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House Martins in need of nosy neighbours
31st May 2017
As house martins begin to return from a winter in Africa, the British Trust for Ornithology (BTO) are asking those people fortunate enough to have them nest under their eaves to get nosy and watch what they do throughout this spring and summer. They would like people to follow and record the nesting activity of their house martins to help understand why the birds are in trouble, for their House Martin Survey.
The house martin is a summer visitor to the UK and builds a circular nest using around a thousand beakfuls of mud. It is in rapid decline in some parts of the country and is ‘Amber-listed’ as a bird of conservation concern. However, in spite of the strong decline in England, 50% between 1989 and 2014, the good news is that its numbers are currently increasing in Scotland and Northern Ireland.
The BTO are looking for volunteers who are able to observe a nest, or a group of nests, for a few minutes, approximately once a week throughout the breeding season (which can last from April to September). Volunteers do not need to be able to look inside the nests, as all observations can be made from ground level (or from another vantage point where the nests can be safely viewed without disturbing the birds). After recording a small amount of information about the site on their first visit, on each subsequent visit they will simply need to record the condition of each nest and what activity is taking place.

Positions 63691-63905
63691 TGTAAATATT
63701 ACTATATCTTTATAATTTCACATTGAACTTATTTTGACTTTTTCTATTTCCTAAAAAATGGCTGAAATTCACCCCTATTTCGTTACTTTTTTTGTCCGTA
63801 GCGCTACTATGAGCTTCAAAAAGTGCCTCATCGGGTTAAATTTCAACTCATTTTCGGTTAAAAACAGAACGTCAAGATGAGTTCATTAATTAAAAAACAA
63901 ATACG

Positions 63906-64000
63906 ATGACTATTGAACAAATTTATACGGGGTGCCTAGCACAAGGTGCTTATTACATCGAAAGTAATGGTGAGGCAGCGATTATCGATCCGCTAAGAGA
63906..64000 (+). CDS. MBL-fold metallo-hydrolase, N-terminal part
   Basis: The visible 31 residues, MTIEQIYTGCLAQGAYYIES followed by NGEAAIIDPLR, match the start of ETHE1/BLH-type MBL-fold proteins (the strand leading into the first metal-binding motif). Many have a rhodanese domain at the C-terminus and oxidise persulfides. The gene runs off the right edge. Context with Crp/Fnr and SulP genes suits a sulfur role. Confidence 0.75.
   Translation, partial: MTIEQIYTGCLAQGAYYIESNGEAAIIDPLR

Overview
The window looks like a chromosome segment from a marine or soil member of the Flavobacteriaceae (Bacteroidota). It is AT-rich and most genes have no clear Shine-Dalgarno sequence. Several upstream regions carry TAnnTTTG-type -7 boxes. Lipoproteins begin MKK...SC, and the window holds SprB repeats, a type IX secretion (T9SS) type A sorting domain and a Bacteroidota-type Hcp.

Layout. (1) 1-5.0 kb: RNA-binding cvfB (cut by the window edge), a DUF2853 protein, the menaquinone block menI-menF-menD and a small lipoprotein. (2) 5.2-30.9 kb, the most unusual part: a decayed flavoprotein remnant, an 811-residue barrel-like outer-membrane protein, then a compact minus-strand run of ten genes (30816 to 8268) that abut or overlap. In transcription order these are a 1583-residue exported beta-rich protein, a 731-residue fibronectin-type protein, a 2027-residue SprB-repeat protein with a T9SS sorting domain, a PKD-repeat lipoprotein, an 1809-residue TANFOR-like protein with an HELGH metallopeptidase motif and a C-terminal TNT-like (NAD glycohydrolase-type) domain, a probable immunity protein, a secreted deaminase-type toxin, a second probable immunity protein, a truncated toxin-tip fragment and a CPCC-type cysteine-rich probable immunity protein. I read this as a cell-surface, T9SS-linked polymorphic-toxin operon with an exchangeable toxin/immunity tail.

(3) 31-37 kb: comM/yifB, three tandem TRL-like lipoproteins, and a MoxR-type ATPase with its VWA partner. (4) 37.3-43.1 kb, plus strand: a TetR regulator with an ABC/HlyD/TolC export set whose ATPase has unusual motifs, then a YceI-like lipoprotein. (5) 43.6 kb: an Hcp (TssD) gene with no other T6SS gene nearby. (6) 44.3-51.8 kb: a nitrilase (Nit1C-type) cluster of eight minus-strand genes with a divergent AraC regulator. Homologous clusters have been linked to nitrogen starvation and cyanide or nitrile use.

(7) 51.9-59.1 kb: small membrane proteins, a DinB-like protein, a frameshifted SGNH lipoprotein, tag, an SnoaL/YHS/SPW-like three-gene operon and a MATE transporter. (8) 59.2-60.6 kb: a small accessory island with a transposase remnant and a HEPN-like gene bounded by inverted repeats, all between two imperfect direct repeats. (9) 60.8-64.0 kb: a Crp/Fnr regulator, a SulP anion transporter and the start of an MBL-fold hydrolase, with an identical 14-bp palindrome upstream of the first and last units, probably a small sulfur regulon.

Volunteers are free to pick their own study site, which can be anywhere where house martins are nesting. The survey is ideal for those who have house martins nesting on or near their home or place of work, but nests elsewhere can be studied, provided they can be visited regularly for the whole breeding season. The BTO are looking for volunteers throughout the UK, as they are hoping that observations from areas where they are increasing will help identify why they are declining elsewhere.
House martins return to their breeding sites about now (late April), and usually prefer to occupy existing nest sites if they are available. In 2016, nest building and repairing activity peaked during May and the proportion of nests with young peaked in late June and early July. The 2017 survey begins in April, when volunteers will be able to find further information and register via the BTO House Martin Survey pages.
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